True progress is made only by reaching the pain threshold and pushing through it.

Keep going when it hurts; push harder — this is when you begin to make a difference.

Pain while exerting muscles comes from a buildup of lactic acid. If we choose not to focus on the pain but on the goal instead, and if we remain motivated by our passionate desire to reach that goal, lactic acid won’t stop us. Lactic acid is just a reminder that we’re succeeding: We’re getting closer to the gold. Hooray!

What’s the lactic acid that’s been keeping you from being all that you’re called by God to be? What do you wish you could accomplish but you’ve reached the threshold of pain and this has kept you from moving forward?

I’ve changed how I ride my bike for exercise. It’s no longer a question of, “How much longer can I ride today because I’ve built up my muscle strength?” Now it’s, “Go faster! Push harder! No pain, no gain.” My bike ride takes less time, but now I return home panting and aching and feeling awesome about the new, improved results.

The pain isn’t as noticeable when we keep our eyes on the goal. If I focus on the top of the hill, I get up the hill faster, because the lactic acid in my legs is not the center of my attention.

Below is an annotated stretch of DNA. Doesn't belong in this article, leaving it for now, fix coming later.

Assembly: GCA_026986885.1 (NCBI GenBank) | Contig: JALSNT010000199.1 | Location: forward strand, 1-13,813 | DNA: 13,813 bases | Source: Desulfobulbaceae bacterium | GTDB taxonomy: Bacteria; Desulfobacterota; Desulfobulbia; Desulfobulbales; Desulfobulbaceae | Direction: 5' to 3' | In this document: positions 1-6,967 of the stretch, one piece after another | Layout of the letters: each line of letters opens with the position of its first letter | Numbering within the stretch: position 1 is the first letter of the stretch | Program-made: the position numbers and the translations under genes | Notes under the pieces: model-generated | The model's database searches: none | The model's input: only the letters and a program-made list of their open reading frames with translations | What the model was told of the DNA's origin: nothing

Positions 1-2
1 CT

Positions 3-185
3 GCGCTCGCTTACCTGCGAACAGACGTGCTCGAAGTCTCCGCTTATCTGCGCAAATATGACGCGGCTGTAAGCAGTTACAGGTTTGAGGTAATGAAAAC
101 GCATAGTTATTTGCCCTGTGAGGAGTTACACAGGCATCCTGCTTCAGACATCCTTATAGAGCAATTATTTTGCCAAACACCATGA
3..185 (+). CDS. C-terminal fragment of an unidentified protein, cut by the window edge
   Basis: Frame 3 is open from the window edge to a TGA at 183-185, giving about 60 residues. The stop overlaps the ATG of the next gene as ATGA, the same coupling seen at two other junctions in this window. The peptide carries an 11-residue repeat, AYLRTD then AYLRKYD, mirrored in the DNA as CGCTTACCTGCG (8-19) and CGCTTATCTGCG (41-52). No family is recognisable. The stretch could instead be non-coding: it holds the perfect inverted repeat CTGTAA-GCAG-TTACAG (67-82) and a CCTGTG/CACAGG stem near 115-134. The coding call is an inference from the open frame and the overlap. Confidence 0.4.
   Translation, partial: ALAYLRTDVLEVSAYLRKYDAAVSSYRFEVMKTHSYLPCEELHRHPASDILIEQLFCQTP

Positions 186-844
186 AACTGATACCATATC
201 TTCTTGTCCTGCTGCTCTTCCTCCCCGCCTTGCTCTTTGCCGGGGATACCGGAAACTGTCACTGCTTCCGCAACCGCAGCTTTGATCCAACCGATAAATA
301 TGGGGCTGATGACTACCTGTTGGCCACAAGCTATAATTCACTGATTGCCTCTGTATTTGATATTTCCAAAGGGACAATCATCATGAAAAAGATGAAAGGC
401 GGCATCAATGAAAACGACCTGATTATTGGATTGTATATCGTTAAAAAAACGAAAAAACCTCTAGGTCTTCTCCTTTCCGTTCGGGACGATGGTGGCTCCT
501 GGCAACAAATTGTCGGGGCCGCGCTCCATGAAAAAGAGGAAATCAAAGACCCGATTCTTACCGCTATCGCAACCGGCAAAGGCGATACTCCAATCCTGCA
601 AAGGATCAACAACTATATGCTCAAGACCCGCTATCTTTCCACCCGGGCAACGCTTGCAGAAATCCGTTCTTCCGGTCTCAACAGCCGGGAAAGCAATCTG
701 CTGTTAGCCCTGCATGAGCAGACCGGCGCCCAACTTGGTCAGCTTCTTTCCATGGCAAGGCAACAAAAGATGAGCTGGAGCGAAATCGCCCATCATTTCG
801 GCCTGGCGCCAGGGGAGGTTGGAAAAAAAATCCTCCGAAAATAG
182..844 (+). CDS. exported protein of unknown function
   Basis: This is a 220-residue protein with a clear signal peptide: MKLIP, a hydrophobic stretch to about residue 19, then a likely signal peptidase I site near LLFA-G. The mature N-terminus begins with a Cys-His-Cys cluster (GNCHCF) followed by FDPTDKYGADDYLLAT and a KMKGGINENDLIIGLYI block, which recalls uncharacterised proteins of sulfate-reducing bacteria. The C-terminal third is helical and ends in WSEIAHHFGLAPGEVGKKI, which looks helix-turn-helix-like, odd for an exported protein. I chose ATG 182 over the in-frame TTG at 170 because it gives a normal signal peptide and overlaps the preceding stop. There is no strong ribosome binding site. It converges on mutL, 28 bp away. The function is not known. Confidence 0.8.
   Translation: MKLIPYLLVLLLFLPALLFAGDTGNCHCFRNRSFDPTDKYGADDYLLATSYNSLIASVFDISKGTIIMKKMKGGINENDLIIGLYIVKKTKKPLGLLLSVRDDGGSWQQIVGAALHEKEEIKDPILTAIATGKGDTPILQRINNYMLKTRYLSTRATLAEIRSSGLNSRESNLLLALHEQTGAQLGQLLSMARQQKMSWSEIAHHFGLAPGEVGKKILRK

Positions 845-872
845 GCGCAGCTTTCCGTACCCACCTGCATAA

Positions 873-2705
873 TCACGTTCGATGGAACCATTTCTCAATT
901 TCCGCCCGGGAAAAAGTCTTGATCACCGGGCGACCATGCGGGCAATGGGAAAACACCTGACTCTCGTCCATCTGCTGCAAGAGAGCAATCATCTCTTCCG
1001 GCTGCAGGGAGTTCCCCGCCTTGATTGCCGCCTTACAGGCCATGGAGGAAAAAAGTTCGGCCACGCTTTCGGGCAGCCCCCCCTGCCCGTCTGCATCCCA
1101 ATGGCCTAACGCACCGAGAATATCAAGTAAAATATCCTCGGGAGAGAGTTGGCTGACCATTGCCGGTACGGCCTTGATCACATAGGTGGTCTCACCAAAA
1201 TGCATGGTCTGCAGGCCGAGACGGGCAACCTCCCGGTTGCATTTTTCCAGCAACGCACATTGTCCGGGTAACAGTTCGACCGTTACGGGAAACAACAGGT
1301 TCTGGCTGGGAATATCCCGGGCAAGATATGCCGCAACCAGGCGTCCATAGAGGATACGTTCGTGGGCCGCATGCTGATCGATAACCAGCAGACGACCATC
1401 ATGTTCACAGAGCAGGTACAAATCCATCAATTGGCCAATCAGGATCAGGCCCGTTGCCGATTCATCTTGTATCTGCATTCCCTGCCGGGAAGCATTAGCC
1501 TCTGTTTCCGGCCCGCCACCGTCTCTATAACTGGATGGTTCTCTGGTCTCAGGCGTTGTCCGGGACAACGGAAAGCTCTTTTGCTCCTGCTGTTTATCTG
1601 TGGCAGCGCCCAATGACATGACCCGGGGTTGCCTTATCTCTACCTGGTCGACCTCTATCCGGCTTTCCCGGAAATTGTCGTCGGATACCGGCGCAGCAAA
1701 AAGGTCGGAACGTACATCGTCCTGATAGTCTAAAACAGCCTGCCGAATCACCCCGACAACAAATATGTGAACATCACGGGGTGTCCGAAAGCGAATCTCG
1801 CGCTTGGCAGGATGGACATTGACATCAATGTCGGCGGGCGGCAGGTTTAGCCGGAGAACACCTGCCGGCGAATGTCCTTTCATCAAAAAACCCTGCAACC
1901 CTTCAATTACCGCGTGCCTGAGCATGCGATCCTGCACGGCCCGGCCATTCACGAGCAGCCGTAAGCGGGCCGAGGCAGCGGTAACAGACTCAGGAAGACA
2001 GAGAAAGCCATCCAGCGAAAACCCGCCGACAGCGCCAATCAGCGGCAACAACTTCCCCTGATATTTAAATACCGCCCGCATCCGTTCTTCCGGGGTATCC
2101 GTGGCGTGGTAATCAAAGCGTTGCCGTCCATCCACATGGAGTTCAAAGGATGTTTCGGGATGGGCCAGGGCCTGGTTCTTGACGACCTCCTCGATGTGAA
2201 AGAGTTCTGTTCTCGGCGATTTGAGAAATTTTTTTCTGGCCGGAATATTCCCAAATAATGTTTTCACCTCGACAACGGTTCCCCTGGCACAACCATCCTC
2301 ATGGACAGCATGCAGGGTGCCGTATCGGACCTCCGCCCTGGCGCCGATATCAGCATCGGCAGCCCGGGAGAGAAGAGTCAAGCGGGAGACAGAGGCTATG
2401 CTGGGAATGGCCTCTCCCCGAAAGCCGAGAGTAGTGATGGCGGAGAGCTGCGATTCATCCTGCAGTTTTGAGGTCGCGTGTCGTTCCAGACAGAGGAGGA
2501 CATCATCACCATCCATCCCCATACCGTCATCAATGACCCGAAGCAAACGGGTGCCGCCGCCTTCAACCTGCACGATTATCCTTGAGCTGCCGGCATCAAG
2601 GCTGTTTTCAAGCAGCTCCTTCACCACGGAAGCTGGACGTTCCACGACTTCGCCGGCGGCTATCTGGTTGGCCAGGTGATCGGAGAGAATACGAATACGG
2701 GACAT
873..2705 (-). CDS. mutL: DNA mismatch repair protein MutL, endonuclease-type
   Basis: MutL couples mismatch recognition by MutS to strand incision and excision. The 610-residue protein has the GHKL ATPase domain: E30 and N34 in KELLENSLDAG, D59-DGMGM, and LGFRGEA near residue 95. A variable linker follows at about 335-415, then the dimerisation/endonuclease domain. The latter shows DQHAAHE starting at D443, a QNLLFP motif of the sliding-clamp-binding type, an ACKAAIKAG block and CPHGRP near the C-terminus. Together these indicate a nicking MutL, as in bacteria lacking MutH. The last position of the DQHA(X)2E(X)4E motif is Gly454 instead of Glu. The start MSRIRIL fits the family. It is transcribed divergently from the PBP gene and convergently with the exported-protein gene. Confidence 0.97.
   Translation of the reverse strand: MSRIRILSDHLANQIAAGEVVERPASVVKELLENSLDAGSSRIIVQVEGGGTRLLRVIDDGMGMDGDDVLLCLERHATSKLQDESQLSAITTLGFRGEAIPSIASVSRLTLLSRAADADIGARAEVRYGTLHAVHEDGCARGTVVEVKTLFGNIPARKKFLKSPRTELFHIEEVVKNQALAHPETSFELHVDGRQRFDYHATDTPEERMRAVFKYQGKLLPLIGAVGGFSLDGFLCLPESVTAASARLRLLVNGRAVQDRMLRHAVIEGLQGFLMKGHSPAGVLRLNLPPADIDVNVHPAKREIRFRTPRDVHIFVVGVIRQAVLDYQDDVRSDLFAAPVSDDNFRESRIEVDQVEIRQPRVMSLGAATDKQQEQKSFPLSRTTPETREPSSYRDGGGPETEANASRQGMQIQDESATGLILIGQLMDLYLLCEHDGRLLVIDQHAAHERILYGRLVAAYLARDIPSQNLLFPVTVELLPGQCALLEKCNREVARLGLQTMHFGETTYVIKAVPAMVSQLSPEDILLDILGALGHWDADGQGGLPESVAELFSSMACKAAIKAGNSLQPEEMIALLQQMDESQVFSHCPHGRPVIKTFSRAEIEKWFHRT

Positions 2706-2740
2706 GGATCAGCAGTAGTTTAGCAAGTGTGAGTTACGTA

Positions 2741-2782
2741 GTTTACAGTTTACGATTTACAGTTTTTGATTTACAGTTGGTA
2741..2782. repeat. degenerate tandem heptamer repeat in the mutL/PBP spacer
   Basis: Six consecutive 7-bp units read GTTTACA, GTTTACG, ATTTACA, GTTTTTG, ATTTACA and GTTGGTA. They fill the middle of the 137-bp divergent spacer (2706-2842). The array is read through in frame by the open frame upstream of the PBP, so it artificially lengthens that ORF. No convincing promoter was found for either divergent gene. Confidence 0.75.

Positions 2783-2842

What’s the gold beyond your own pain threshold? Trust Jesus, work those faith muscles till they hurt, and keep your focus on the gold that God wants to give to you. This will make you a winner every time!

How Firmly Rooted Are Your Feet? (Rule #8)

yogaIf you have trouble with resolving conflict, this is the rule for you.

One of the things that I love about practicing yoga is what the focus is–practice.

I find balancing poses–tree pose, dancer’s pose, Warrior III–to be very challenging. When I first started yoga, I thought the focus was supposed to be on doing the position perfectly, and it started with the feet. I learned–after many unattractive, acrobatic flourishes–that it has nothing to do with the position, and everything to do with core.

Rule #8, focus on interests, not positions. In yoga, the focus is on the core, those all-important muscles that keep everything else in alignment, not the position. I’ve found this to be true in groups, relationships, and pretty much every other aspect of work and life.

When we focus on the position, we become adversarial. In tree pose, I used to get mad at my arms because they were fighting what my legs and the rest of me wanted to do. In relationships, we get rooted to a spot, and often there is no bridge to a place where we can join minds, hearts, and heads.